Taking a photo into the sun may not be the easiest thing in the world to do, but the results you get will be more than satisfying…most of the time.
First, it is a great way to get silhouettes. But secondly, it will give a dramatic contrast to your photos. If you have a camera with an automatic exposure, it may over expose your photos. A way to help compensate for that is to have the sun directly out of the scene. Or hide the sun behind something, like a tree or a cloud.
In The Sunlight on Leaves, the sun is just up to the left of the photo and there was just a bit of glare. But the whiteness of the leaves against the dark background of the trees provides a 3-D feel to the leaves. You can almost reach out and touch them.
The Escambia Bay Sunset you may have seen before. Here the sun was hidden behind the clouds and you can see some sun rays penetrating the cloud cover.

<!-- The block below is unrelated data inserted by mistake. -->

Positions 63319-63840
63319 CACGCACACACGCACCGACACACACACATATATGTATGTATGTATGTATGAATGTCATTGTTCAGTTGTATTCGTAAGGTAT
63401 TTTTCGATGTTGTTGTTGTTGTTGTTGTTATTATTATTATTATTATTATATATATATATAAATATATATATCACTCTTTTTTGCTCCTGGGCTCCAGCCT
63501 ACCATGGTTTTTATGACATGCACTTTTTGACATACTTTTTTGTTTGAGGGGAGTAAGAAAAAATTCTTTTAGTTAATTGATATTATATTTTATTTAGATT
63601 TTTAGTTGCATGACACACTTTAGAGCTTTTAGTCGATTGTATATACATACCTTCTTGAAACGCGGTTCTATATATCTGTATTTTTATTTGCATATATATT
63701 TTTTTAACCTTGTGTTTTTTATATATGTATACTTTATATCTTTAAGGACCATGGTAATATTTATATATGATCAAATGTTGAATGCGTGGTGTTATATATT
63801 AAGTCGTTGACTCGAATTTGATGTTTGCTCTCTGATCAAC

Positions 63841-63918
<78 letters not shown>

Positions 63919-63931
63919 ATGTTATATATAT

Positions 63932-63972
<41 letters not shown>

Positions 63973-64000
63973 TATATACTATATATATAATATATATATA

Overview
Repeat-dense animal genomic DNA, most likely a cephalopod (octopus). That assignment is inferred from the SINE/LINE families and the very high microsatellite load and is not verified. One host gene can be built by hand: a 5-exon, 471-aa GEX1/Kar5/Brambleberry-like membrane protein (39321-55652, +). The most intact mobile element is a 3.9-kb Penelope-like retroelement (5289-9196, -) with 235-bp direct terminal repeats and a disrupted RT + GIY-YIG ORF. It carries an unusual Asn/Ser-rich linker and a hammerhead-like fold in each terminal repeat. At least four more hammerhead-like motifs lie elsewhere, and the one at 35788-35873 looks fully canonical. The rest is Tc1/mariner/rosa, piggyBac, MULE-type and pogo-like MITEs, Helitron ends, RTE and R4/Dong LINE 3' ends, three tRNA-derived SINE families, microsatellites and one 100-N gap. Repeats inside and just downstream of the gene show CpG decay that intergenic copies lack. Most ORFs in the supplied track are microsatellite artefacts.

In the Cypress Sentinel scene the sun was hidden behind the tree while the camera was pointed directly at the sun. By the way, that tree was only a a hundred yards away from the bay sunset scene. That was a “two-for one” afternoon.
While the Boat at Dusk photo captured just a bit of the sun, the sun was low enough in the sky as to not provide too much of a glare. The sun’s reflection on the water provides feeling of depth. The scene appears just a bit darker than it actually was.
The Sunrise on The Florida Keys shows a dramatic way to hid the sun. The camera was aimed directly at the sun, but the trees covered the sun from the lens and did now show any glare.
There are many other ways of shooting into the sun, but these are just a few.